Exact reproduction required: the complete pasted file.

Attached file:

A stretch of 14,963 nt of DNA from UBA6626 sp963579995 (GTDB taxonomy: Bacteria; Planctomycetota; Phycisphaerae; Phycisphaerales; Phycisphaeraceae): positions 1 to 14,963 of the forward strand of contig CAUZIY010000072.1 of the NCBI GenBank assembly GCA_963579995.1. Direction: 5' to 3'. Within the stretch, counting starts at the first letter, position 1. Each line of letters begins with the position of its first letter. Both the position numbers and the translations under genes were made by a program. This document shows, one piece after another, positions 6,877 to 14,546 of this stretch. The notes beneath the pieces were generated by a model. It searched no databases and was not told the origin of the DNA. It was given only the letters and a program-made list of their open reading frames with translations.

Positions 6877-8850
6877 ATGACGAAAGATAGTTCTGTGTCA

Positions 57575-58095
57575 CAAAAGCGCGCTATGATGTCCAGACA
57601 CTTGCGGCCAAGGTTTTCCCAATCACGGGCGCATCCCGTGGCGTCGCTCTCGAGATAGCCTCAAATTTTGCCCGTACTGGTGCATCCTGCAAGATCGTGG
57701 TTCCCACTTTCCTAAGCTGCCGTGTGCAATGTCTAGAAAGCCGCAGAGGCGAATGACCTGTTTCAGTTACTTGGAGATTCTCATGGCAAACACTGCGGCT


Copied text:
A stretch of 14,963 nt of DNA from UBA6626 sp963579995 (GTDB taxonomy: Bacteria; Planctomycetota; Phycisphaerae; Phycisphaerales; Phycisphaeraceae): positions 1 to 14,963 of the forward strand of contig CAUZIY010000072.1 of the NCBI GenBank assembly GCA_963579995.1. Direction: 5' to 3'. Within the stretch, counting starts at the first letter, position 1. Each line of letters begins with the position of its first letter. Both the position numbers and the translations under genes were made by a program. This document shows, one piece after another, positions 6,877 to 14,546 of this stretch. The notes beneath the pieces were generated by a model. It searched no databases and was not told the origin of the DNA. It was given only the letters and a program-made list of their open reading frames with translations.

Positions 6877-8850
6877 ATGACGAAAGATAGTTCTGTGTCA

Positions 57575-58095
57575 CAAAAGCGCGCTATGATGTCCAGACA
57601 CTTGCGGCCAAGGTTTTCCCAATCACGGGCGCATCCCGTGGCGTCGCTCTCGAGATAGCCTCAAATTTTGCCCGTACTGGTGCATCCTGCAAGATCGTGG
57701 TTCCCACTTTCCTAAGCTGCCGTGTGCAATGTCTAGAAAGCCGCAGAGGCGAATGACCTGTTTCAGTTACTTGGAGATTCTCATGGCAAACACTGCGGCT